He’s one of more than 100 researchers who are part of AllerGen, a Canadian network of scientists and institutions mobilizing to improve the quality of life for allergic disease sufferers. Over two-thirds of all asthma starts in the first five years of life, Becker notes, and children at that age spend 90 per cent of their time indoors. So it makes sense that something inside – what children breathe or what they eat – is contributing to the rise in asthma.
Bolstering that theory is the change in house construction since the 1970s, when the asthma epidemic began. Since that time, homes have been built to reduce the leakage of air from the outside, significantly reducing the amount of air flowing through cracks around the windows.
To Becker, indoor air is a major suspect in the mystery of what is driving the asthma epidemic, and it will be examined in a major research project that AllerGen is set to begin next year.
Next Page: Which Pollutants Cause Asthma?
Even without the skepticism, those who suspect that air pollution causes asthma face a big challenge: Which pollutant or pollutants could be responsible? That’s a tough call because there are so many ingredients in the smog that infiltrates our cities, especially in the summer.
Emissions from vehicles – a main contributor to smog – are a key culprit. As Harvard School of Public Health’s Joel Schwartz put it in a 2004 article in Pediatrics: “The overwhelming weight of the recent evidence suggests that traffic pollution is associated with the risk of developing asthma.”
But that assertion needs to be narrowed down again: which pollutant in the vehicle exhaust that’s part of the smog? In his research, Gauderman measured levels of nitrogen dioxide (NO2), emitted by cars and trucks, outside the homes of over 200 kids.
His team found that for every increase of 5.7 parts per billion in average nitrogen dioxide, the risk of getting asthma by age 10 increased 83 per cent in kids. But it’s not clear whether NO2 caused the increased cases of asthma – or whether it might have been one of the other gases or particulates in the exhaust.
Nevertheless, the evidence linking diesel fumes to the development of asthma has been convincing enough to move governments to act. New regulations in Canada and the U.S. have been introduced to reduce the amount of sulfur in diesel to less than 15 parts per million from 500 ppm. The regulations will be fully in effect in the fall of 2006.
Researchers are also looking closely at the impact of ozone, the invisible gas that McConnell’s group found was linked to the onset of asthma in the sporty California kids.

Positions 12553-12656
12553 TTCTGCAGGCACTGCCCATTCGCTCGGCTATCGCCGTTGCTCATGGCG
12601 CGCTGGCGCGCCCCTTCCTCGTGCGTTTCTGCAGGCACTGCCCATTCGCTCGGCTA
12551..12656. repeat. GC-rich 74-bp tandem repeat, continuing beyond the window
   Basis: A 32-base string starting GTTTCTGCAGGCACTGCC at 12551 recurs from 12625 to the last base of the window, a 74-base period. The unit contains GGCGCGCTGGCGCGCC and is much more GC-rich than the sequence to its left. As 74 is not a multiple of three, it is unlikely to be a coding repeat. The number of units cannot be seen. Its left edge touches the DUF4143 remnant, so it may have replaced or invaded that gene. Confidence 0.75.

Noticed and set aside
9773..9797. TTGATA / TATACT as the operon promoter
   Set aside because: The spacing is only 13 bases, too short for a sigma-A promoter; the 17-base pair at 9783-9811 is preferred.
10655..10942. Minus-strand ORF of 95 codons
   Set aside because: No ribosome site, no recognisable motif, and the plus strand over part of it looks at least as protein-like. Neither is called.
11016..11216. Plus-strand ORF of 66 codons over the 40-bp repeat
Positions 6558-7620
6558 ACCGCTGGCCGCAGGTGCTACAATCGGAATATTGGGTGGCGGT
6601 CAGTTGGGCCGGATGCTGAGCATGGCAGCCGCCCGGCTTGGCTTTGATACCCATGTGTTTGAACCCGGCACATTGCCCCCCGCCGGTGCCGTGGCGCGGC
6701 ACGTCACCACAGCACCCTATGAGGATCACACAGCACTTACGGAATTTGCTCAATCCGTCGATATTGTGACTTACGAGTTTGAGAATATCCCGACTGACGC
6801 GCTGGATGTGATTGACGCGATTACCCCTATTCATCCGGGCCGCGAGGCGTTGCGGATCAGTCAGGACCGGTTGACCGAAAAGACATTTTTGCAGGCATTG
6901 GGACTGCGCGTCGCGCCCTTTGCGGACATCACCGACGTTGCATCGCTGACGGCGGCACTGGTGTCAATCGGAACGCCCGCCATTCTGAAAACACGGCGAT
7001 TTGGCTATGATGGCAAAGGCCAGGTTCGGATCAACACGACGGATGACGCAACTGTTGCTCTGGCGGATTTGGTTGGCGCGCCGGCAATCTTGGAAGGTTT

Ozone is formed when several gases mix in the presence of sunlight – including nitrogen oxide, which comes mainly from vehicles and coal-fired power plants, and Volatile Organic Compounds (VOCs), which comes from gassing up cars and is given off by products such as paints and cleaning fluids.
Scientists have amassed a powerful body of evidence to show that ozone triggers asthmatic trouble in people who already have the disease. During the 1996 Olympic Summer Games in Atlanta, for instance, the city restricted traffic during the 17-day Games, which cut peak ozone levels by 28 per cent. The result: A 42 per cent decline in children’s asthma attacks.
But no one was able to suggest that ozone might lead to the development of asthma until the USC group’s groundbreaking study on those athletic kids. “This study needs to be replicated elsewhere,” Thurston observed in the Journal of Allergy and Clinical Immunology. “But it does suggest that higher long-term exposure to air pollution might well cause the induction of asthma.”
So does it? No one knows for sure. Gauderman says he’s not suggesting anyone will have an “allergy” to the pollution itself. But lab studies indicate that certain pollutants can cause chronic inflammation in the airways and make some people more likely to react to pollens or other allergens. In other words, pollution may be an important contributor to the onset of the disease.
As for Sara, she’s walking her dogs again, and ready to cope with summer in the city. She’s not planning to wait tables outdoors this summer, however. Given the effect pollution has on her asthma, she’s looking for an office job. Medication is helping a lot, but Sara knows what to expect on the smoggiest days: “I’ll have to stay inside.”
For the related sidebars to this article, see the Summer 2006 issue of Allergic Living magazine.